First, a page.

Ethics in Brief

Ethics in Brief is designed to present ethical issues that practitioners might well face on a daily basis. It is a service of the Legal Ethics Committee of the San Diego County Bar Association.

A Delicate Balance: Ethical Duties and Zealous Advocacy

Clients expect and deserve counsel devoted to their cause who will champion the clients’ interests. But what if a client’s demands for aggressive advocacy conflict with a lawyer’s ethical duties under the Rules of Professional Conduct and the State Bar Act? In that circumstance, which set of duties controls?

Client and counsel must recognize intemperate, uncivil behavior by an attorney may have unwanted but entirely predictable consequences, up to and including disqualification and discipline for the attorney. Other foreseeable effects include increased litigation costs and prejudice to the client.

Lawyers should “set the tone” at the beginning of any representation, with both the client and opposing counsel, whether in a transactional setting or in litigation. As the Second District Court of Appeal recently observed:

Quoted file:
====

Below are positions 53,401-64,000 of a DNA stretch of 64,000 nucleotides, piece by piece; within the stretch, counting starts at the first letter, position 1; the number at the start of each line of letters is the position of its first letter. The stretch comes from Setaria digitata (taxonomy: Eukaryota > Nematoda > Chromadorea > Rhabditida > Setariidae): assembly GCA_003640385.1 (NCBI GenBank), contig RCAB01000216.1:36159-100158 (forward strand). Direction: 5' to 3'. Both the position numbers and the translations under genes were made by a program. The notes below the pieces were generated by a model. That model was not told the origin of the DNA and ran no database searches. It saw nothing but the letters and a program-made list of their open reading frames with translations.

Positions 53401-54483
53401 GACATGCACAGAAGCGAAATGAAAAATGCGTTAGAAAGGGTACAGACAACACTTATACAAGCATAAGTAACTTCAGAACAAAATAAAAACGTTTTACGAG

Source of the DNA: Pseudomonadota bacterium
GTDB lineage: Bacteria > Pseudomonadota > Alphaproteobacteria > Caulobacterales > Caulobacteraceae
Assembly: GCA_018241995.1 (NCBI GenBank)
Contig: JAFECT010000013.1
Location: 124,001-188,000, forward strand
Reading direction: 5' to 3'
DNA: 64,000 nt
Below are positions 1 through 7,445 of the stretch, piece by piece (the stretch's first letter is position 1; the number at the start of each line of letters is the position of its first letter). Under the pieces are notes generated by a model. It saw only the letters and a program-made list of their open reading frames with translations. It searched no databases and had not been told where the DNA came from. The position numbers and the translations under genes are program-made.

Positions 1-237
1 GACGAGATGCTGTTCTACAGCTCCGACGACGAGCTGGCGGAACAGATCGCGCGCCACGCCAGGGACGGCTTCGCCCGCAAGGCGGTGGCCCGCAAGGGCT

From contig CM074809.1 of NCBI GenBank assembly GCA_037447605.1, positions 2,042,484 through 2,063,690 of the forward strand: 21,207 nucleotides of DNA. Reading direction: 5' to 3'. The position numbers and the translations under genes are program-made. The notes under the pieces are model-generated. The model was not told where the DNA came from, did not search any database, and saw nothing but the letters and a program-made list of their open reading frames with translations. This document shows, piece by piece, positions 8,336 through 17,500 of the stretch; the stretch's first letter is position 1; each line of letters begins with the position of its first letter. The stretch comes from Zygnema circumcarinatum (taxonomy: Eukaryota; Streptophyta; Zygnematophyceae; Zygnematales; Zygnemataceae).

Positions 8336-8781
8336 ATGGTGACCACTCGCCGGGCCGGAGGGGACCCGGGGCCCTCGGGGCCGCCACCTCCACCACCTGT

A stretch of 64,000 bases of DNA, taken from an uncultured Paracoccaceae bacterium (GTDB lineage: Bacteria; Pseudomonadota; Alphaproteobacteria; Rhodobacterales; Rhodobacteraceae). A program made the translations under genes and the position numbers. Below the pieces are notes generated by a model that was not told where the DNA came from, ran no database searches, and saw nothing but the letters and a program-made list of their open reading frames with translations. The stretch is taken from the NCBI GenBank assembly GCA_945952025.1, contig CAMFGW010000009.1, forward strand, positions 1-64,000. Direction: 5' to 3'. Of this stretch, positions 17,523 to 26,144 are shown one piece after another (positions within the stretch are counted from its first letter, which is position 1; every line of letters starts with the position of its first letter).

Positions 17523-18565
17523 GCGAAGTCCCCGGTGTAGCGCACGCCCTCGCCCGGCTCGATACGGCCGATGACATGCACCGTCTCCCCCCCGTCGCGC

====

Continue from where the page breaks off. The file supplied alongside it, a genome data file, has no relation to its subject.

The practice of law can be abundantly rewarding, but also stressful. The absence of civility displayed by some practitioners heightens stress and debases the legal profession. Those attorneys who allow their personal animosity for an opposing counsel or an opposing party to infect a case damage their reputations and blemish the dignity of the profession they have taken an oath to uphold. (Crawford v. JPMorgan Chase Bank, N.A. (2015) 242 Cal. App. 4th 1265, 1266.)

Crawford is an extreme example of conduct by counsel that crossed the line. There, an attorney threatened opposing counsel with pepper spray and a stun gun at a deposition. When defendants moved for terminating sanctions, plaintiff filed an opposition that was openly contemptuous of the trial court.

The Court of Appeal upheld terminating sanctions. It recounted repeated examples of egregious conduct by counsel, and not just behavior that all should recognize as uncivil. Seemingly lesser offenses, such as technical or procedural objections to discovery, did not go unnoticed.

For example, the Court noted the sanctioned party complained of opposing counsel’s failure to “meet and confer” regarding a discovery dispute. As the Court observed: “Crawford threatened opposing counsel with physical harm. Yet he complains about the lack of opposing counsel's attempt at informal resolution. The irony is not lost on us.” (Crawford, supra,  242 Cal. App. 4th 1265, 1274.)

A lawyer may aggressively advocate for a client and still maintain decorum and respect for the judicial process and those involved. Adherence to certain basic principles, including the “Golden Rule,” should ultimately serve counsel and client well.

-- Eric R. Deitz